Summer 2011 /Birth & Death/

Martial Awe

Laurence Pommells’ childhood fascination with fighting systems has grown into an academic pursuit and a way of life.

Martial AweAs a boy growing up in Chicago, Laurence Pommells ’11 begged his mother for a year before she agreed to sign him up for martial arts lessons. Looking back, he doesn’t begrudge her. She just wanted to make sure he would stick with it.

Mom needn’t have worried. From the age of 7, Pommells has been wrapped up in the martial way of life, practicing, over time, tae kwon do, Shaolin chu’an fa kung fu, capoeira and more. “I kept at it because I enjoyed it,” says Pommells, who has worked as an instructor at a Chicago-area kung fu studio. “I loved the form, I loved the discipline. It spoke to me, it spoke to my soul.”

From the start, Pommells drew inspiration from the 1985 Berry Gordon film, The Last Dragon, in which a young Black man “goes on a quest to discover a master to take him to the highest level in the martial arts only to discover the master he was looking for was within himself.” In his own life, Pommells went on to encounter a multiracial cast of instructors and students as he pursued various forms of Asian martial arts. Still, by the time he reached high school, a thought was hanging at the back of Pommells’ mind: “Are there any African martial arts?”

Of course there are. History, he notes, is the story of war and conflict, and every culture has its fighting systems. As he settled in at Pomona College and settled on a major in Africana studies, Pommells began to take a systematic look at the African continent’s many forms of martial arts, which range from ancient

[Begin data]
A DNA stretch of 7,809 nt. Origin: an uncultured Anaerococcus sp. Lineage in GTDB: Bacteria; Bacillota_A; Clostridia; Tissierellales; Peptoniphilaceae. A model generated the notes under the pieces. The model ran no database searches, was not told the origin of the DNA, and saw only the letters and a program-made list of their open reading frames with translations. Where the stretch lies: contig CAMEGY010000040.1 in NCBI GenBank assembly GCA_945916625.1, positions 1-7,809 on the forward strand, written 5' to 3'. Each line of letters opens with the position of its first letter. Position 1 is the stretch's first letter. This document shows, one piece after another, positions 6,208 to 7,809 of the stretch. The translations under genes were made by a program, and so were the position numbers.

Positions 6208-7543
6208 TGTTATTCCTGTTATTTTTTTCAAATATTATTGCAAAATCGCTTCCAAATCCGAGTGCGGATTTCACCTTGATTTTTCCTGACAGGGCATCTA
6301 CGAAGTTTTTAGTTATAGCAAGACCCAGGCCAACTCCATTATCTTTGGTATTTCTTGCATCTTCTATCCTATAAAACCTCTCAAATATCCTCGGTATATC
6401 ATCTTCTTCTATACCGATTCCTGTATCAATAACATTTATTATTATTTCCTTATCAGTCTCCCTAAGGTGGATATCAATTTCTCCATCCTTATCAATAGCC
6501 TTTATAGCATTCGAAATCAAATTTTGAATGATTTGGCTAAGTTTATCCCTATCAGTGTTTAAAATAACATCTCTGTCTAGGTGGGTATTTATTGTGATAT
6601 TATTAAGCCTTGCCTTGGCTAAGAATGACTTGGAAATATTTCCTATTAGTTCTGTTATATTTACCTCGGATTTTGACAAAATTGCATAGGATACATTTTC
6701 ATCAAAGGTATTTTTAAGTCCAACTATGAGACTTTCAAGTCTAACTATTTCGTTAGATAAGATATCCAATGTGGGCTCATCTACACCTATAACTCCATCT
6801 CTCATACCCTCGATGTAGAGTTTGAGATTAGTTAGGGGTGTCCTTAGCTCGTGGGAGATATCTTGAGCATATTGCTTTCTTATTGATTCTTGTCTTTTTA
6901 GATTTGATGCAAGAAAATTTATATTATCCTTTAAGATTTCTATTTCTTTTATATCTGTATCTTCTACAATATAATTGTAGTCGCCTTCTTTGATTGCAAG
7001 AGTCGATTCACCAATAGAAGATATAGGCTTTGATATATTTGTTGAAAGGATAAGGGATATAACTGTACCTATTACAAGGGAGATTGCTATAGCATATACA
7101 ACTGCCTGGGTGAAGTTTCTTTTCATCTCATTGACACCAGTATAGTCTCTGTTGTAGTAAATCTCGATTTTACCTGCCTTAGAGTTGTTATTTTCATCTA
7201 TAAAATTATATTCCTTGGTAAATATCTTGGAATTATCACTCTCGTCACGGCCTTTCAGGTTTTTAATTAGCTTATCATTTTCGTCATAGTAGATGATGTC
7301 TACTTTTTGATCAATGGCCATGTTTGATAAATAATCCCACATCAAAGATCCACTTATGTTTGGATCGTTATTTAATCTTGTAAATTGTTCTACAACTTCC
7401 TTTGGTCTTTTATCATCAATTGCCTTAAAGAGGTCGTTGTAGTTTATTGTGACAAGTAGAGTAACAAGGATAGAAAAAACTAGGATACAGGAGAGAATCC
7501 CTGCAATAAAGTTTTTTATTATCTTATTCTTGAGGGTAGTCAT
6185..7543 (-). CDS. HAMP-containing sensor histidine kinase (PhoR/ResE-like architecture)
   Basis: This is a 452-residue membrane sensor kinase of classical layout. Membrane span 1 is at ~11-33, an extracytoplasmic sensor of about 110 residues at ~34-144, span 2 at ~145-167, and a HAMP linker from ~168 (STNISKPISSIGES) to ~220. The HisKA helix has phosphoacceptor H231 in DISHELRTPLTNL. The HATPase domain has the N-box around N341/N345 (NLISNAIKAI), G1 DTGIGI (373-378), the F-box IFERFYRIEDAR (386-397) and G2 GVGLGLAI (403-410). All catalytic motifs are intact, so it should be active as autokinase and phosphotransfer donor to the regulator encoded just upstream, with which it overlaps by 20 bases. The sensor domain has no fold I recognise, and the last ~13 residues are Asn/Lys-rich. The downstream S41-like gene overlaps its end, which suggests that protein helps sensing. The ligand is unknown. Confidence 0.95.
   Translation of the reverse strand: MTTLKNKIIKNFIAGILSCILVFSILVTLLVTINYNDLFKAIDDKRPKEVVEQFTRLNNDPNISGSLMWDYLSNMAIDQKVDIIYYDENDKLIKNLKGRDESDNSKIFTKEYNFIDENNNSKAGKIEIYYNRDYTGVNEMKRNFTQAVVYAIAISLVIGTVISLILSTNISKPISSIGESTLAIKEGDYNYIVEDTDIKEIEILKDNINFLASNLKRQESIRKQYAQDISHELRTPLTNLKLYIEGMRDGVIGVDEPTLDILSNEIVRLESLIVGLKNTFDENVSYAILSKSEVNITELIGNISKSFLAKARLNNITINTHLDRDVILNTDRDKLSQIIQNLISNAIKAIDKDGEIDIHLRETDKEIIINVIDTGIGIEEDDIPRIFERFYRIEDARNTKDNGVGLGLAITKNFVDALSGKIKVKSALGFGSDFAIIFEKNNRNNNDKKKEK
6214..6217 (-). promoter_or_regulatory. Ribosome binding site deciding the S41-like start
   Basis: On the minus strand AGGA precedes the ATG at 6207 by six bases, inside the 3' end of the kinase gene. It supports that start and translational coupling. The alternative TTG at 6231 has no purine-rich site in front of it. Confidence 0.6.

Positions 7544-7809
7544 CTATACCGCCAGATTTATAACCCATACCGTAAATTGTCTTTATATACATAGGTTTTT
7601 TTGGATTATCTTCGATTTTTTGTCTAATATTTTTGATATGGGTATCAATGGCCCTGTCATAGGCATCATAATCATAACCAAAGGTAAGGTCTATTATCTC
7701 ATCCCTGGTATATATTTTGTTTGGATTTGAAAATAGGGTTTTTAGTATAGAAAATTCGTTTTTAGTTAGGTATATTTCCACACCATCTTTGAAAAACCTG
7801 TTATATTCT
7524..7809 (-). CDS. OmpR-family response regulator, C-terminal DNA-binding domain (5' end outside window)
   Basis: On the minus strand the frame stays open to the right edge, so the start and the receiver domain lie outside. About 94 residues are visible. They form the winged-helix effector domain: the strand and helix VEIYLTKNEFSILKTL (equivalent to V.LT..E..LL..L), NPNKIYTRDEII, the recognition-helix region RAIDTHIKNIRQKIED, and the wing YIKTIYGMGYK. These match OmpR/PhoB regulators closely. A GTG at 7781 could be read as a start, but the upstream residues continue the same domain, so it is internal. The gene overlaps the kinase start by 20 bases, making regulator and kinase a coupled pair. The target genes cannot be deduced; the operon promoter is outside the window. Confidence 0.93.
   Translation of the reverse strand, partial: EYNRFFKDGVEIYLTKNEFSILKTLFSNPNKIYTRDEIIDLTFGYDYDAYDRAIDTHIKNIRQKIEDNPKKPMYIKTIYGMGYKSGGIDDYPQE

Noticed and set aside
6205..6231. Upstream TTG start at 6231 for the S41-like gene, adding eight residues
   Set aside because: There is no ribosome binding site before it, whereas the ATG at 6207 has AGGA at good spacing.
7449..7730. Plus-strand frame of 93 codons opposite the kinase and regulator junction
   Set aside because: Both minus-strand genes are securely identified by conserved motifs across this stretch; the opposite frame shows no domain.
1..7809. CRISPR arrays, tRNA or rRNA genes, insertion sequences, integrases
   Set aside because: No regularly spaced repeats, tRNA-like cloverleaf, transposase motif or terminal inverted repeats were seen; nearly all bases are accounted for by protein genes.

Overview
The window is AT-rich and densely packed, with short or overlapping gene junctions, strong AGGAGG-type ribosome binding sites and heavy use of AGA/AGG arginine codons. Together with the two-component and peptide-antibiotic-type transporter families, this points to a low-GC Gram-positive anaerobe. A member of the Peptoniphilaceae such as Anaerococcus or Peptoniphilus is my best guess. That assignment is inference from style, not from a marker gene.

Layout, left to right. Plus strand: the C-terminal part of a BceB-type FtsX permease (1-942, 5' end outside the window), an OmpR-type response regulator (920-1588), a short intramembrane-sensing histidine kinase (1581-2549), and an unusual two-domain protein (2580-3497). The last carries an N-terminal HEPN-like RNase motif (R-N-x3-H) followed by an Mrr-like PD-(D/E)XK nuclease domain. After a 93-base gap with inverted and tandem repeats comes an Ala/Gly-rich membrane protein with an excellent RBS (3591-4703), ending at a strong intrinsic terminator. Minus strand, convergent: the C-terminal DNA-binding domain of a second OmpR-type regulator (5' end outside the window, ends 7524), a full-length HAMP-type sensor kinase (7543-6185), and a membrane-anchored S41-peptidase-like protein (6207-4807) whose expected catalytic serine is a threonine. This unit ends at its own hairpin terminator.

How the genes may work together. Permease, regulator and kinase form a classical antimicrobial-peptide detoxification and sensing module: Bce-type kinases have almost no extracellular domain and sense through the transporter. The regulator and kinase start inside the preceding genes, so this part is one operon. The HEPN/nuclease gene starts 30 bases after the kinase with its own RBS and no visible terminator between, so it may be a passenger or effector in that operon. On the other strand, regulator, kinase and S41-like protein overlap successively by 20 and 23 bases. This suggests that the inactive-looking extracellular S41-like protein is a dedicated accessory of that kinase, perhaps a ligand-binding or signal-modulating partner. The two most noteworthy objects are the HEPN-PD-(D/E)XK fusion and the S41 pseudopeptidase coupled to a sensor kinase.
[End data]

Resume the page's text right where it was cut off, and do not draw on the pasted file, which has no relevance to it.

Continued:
Egyptian fighting systems to Zulu stick fighting. For a Summer Undergraduate Research Project, “Discovering African Martial Arts,” he visited and interviewed instructors in Atlanta, Chicago and Detroit. Later, he attended a conference, put on by Detroit-based instructor Kylindi Lyi, on the relevance of African martial arts today.

Pommells is particularly interested in capoeira, an African-rooted fighting system that was introduced to Brazil by enslaved Africans. The use of music, an emphasis on improvisation and the absence of a definitive ranking system set capoeira apart from some other martial arts that are familiar in the U.S. “It is a different feeling when I practice capoeira,” he says. “It makes me feel closer to my ancestors. My spirit—I can feel something welling up inside of me.”

Graduating this year, Pommells plans to go on to graduate school for a degree in Africana studies—and he plans to keep at a mixture of martial arts to stay in the right frame of mind. “When I stop, my grades fall,” he says. “When I practice, my grades rise again.”